NORFOLK, Va., (WAVY) - A former TME Enterprises, Inc. employee told 10 On Your Side the VDOT contractor cut corners by buying cheap asphalt mix to repair potholes.
Last month, dozens of potholes opened up following a rainstorm, causing thousands of dollars in damage for local drivers. The Virginia Department of Transportation shut down the interstate for emergency pothole repairs, contracted to TME.
Bob Labianco told WAVY.com he has worked off and on with TME since the 1990s through last month. Now, he is making some very serious allegations about his former employer.
"To be honest I don't think they knew it was going to get that bad," LaBianco said. "TME is going to be as cheap as possible. They are going to go as minimal as possible. If you give them a scale of one to 10, they are going to go point nine."
Labianco claims TME cut corners by buying cold mix asphalt from local home improvement stores.
To apply the mix, you simply pour it into the pothole and pack it down.
"It's the cheap way out. It's getting it taken care of, but it's not a permanent fix at all," Labianco said.
An internal report issued last week by VDOT's chief engineer said even though cold mix can be used by contractors, it does not hold up well in rain and traffic.
Using cold mix might not have been an issue, if TME had then returned and made permanent repairs to the potholes. The VDOT reports said there is little evidence that ever happened.
Labianco said he does not believe that permanent fixes were ever added. He tells WAVY.com that during his time at TME, his crew used cold mix for all pothole repairs.
10 On Your Side requested an interview with TME officials to get their side of the story last week. They refused to do an on-camera interview and instead only answered questions by email through a VDOT spokesperson.
WAVY.com also submitted follow-up questions Monday, which have not been answered.
In an email response to 10 On Your Side's questions, the TME President Matt Ehrenzeller said the company has used cold mix from local hardware stores on occasion. He emphasized that the purchase was approved by VDOT.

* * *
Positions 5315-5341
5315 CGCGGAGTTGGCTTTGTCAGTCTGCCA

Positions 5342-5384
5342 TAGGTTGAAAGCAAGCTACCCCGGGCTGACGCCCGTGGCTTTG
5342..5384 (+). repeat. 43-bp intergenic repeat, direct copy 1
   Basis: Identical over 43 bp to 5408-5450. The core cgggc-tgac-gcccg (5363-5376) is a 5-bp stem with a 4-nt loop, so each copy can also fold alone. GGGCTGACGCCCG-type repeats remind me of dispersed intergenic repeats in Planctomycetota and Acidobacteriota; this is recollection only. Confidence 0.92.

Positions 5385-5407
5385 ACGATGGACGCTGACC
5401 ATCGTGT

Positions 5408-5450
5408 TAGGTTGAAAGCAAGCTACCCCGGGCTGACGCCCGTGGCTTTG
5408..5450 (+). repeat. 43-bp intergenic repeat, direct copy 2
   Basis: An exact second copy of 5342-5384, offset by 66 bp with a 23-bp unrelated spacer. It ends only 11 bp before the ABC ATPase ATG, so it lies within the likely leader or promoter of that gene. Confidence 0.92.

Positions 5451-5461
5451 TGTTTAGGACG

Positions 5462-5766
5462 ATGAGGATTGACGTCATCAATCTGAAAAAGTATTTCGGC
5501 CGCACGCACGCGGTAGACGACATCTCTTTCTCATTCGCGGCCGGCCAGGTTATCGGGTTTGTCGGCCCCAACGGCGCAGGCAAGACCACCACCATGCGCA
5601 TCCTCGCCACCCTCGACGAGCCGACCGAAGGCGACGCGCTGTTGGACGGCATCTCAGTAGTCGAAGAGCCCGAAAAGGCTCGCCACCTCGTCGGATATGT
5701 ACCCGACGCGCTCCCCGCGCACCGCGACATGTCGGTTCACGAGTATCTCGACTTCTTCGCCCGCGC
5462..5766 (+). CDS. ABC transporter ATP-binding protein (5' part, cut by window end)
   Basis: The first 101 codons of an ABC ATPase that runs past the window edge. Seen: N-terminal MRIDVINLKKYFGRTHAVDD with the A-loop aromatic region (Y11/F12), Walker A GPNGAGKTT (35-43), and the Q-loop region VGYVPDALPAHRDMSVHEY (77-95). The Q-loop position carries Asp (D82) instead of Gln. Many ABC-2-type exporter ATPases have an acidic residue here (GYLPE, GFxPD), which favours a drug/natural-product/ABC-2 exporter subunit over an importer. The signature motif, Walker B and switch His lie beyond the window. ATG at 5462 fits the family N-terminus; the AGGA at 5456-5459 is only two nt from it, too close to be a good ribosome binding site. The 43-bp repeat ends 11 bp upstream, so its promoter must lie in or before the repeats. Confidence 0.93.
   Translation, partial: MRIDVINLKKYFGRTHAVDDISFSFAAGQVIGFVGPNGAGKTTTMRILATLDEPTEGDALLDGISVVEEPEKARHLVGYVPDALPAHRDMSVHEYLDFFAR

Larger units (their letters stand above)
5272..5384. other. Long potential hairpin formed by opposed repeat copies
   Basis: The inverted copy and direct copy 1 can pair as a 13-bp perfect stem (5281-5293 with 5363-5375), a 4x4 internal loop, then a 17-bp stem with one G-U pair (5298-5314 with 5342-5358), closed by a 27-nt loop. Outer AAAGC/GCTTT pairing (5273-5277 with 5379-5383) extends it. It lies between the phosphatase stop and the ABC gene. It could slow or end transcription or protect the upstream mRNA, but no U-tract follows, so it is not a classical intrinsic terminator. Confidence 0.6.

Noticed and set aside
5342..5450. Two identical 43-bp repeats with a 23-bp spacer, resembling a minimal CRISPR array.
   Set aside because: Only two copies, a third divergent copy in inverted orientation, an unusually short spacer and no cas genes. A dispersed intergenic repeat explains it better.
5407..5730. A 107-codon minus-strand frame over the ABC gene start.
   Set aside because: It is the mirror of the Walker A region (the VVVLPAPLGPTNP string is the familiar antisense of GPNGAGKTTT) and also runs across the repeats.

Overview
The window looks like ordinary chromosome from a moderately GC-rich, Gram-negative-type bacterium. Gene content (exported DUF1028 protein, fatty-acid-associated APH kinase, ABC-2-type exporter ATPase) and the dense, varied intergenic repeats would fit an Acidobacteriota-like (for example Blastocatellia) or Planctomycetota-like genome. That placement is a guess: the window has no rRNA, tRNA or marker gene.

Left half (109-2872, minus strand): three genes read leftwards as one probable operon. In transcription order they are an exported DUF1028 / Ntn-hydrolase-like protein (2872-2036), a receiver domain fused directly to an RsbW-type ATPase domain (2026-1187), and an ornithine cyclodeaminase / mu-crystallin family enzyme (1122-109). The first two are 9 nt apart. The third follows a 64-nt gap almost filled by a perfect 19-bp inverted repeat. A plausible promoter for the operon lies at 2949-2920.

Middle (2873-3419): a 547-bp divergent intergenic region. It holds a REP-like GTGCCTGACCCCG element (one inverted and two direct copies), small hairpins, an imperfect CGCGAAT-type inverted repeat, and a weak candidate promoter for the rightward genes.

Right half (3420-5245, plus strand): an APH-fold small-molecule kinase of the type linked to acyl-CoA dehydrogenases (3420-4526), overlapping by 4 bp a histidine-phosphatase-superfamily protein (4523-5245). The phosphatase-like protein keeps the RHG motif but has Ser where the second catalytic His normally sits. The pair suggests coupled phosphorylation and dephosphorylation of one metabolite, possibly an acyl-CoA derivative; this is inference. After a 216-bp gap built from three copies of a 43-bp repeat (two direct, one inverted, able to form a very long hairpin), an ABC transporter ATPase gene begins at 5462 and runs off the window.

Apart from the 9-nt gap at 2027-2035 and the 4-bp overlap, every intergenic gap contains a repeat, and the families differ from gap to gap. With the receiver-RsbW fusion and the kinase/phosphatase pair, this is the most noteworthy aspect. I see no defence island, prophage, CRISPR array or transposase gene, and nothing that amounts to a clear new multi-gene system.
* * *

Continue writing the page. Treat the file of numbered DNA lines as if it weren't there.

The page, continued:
Labianco also claims TME workers would erase pothole work orders out of fear of being fined by VDOT for missing work deadlines. As a zone manager, LaBianco said he was responsible for checking work orders.
"I'm like, 'Who closed this out?,'" Labianco said. "Nobody had an answer. I'm like, 'Don't close out my work orders. That's my job, that's my name on those work orders.'"
Ehrenzeller denied that claim, simply responding in an email: "No."
Labianco said TME's system to report and fix potholes wasted time and resources. He said he would routinely be dispatched to fix potholes that had already been repaired by other crews.
He also told WAVY.com drivers would repeatedly call him and say they had been waiting for potholes to be repaired for weeks. Labianco said this happened because the system to report and fix potholes is difficult for TME employees to manage and he would often get duplicate requests.
"I would say, 'How come we keep filling out these [work orders] when every week we are writing the same thing down?'," Labianco said. "I have month after month the same problem but nobody seemed to be fixing anything."
Labianco says he was let go from TME for refusing to do what he called "unsafe work" after the pothole mess last month.
He said before being fired from TME, he took great pride in his job as a zone manager. He also took the responsibility of protecting his coworkers in the field seriously.
"I thought being out there with those guys that their safety was my job," Labianco said. "I'm proof of that for being fired, because I didn't want to get out there and put my life on the line."
Labianco said things changed at TME after last month's incident. He said company managers were fearful of losing the company's multi-million dollar contract with VDOT. They started asking workers to go out alone and patch potholes.
Labianco was worried about being hit by a car or not being seen by drivers.
"They wanted me to take my F-350, take a lane, and get in front of [a pothole] and start doing potholes," Labianco said. "If [drivers] can't see trucks, what makes me think they are going to see my truck? I had no advance warning."
Ehrenzeller said Labianco's claims about unsafe work practices are untrue. Ehrenzeller issued the following response through email:
"All work practices are done in accordance with the work area protection manual, and other VDOT standards," Ehrenzeller wrote.
TME would not comment on exactly why Labianco was fired, citing it as a personnel matter. Additionally, TME is facing charges in Chesapeake and Norfolk for illegally dumping road materials into stormwater systems.
VDOT commissioner Gregory Whirley is expected to hold a press conference soon to discuss VDOT's report on TME.
Stay tuned to WAVY News 10 and WAVY.com for updates on when this happens.
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